Georgia Supreme Court hears case arguing for Confederate monument protections

Georgia Supreme Court hears case arguing for Confederate monument protections

By Stanley Dunlap, Georgia Recorder

Georgia Supreme Court justices heard arguments Thursday on cases that could determine if an organization with Confederate roots must prove they would be harmed by the removal of monuments in order to sue local government officials.

The consolidated case stems from lawsuits filed by the Sons of Confederate Veterans against the Henry and Newton County commissioners, who voted to remove Confederate statues from downtown public squares in 2020. 

The‌ ‌plaintiffs‌ ‌appealed‌ ‌to‌ ‌the‌ state ‌Supreme‌ ‌Court‌ ‌after the Court of Appeals ruled in favor of the counties, ‌claiming the appeals court erred in holding that they must prove an individual injury to be entitled‌ ‌to‌ ‌sue. ‌In the event that they had standing, the appeals court ruled that their claims would be barred by sovereign immunity. Until repealed in 2021, sovereign immunity law protected government officials acting in their official capacity.

According to state law, no publicly ‌owned‌ ‌Confederate‌ ‌monument or‌ ‌memorial‌ ‌shall‌ ‌be‌ ‌moved,‌ ‌removed,‌ ‌or‌ ‌concealed‌ ‌in‌ ‌any‌ ‌way,‌ ‌‌unless‌ ‌the‌ ‌monument‌ ‌is displayed‌ ‌with‌ ‌”similar‌ ‌prominence,‌ ‌honor,‌ ‌and‌ ‌visibility” at its new location.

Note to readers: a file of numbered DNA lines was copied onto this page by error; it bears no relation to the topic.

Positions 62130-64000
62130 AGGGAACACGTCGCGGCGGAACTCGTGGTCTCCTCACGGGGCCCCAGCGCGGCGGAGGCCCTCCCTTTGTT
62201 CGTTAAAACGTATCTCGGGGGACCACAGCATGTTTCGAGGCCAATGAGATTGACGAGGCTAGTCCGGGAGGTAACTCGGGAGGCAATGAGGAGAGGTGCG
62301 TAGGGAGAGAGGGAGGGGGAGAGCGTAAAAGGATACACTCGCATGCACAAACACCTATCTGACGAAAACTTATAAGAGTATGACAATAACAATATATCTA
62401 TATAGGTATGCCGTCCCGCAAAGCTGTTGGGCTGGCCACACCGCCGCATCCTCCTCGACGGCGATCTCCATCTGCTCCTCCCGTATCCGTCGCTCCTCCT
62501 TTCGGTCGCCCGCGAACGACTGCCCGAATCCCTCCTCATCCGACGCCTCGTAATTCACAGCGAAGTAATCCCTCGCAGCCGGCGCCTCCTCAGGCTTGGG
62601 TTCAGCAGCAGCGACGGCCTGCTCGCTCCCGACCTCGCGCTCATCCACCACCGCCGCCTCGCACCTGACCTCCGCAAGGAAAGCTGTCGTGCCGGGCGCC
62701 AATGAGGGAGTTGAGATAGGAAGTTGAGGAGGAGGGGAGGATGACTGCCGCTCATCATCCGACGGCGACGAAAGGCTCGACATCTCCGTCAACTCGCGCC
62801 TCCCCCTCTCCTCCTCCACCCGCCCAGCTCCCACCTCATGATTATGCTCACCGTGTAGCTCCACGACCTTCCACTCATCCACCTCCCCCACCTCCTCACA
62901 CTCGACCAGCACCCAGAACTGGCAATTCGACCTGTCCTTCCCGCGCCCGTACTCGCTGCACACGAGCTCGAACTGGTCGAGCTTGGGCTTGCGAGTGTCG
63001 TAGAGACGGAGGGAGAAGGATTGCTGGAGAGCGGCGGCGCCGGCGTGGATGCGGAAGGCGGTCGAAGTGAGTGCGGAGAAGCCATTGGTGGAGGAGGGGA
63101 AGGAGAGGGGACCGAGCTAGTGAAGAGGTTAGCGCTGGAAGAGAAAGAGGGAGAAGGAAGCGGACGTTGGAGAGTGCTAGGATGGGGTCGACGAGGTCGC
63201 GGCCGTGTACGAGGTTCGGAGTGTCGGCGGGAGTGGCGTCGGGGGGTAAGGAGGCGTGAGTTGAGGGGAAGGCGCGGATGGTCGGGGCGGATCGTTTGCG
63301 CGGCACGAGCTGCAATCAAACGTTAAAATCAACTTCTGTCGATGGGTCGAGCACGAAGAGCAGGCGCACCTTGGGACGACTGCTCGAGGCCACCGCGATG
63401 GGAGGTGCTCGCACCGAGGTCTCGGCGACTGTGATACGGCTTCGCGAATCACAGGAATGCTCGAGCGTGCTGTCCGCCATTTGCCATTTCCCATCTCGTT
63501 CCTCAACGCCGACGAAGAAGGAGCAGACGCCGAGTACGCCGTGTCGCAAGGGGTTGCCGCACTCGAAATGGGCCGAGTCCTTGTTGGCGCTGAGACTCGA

Complaints filed July 2020, by a Newton resident and the Sons of Confederate Veterans alleged that county commissioners broke the law while voting to remove a Confederate monument from the downtown square in Covington and place it in storage.

A Confederate monument of soldier Charles T. Zachry was removed overnight in July 2020 from the downtown McDonough square. The Henry County monument is believed to have been erected by members of the Daughters of the Confederacy in about 1910.

‌Kyle King, an attorney representing the Confederate group, said their cases fall along the same arguments used to hold accountable public governments and agencies that violate the Open Meetings Act or Open Records Act.

King says those laws permit the Superior Courts to hear those cases and determine if civil penalties should be awarded for claims “that can be brought by the Attorney General” or “any person, firm, corporation, or other entity.”

Under this law, an organization does not need a special interest in order to have a sufficient claim about ‌enforcement‌ ‌of‌ ‌a‌ ‌public‌ ‌duty, King said. 

“Standing is certainly required if you’re challenging the constitutionality, but again, that’s not the case,” he said. 

King said no matter who files the lawsuit, any damages that are assessed would have to be used for public good.

“If we were to succeed and obtain damages in the amount of what’s required to repair and replace the monuments, we can’t just pocket the money,” he said. “We have to spend that money to do what was intended to do, replace or repair the monument.”

Patrick Jaugstetter, attorney for Newton County Commission, said this is a case that raises questions whether the legal standing should be determined through a judicial or legislative process.

He noted that under the Open Meetings Act, a person can sue for civil penalty but not for damages caused by injury.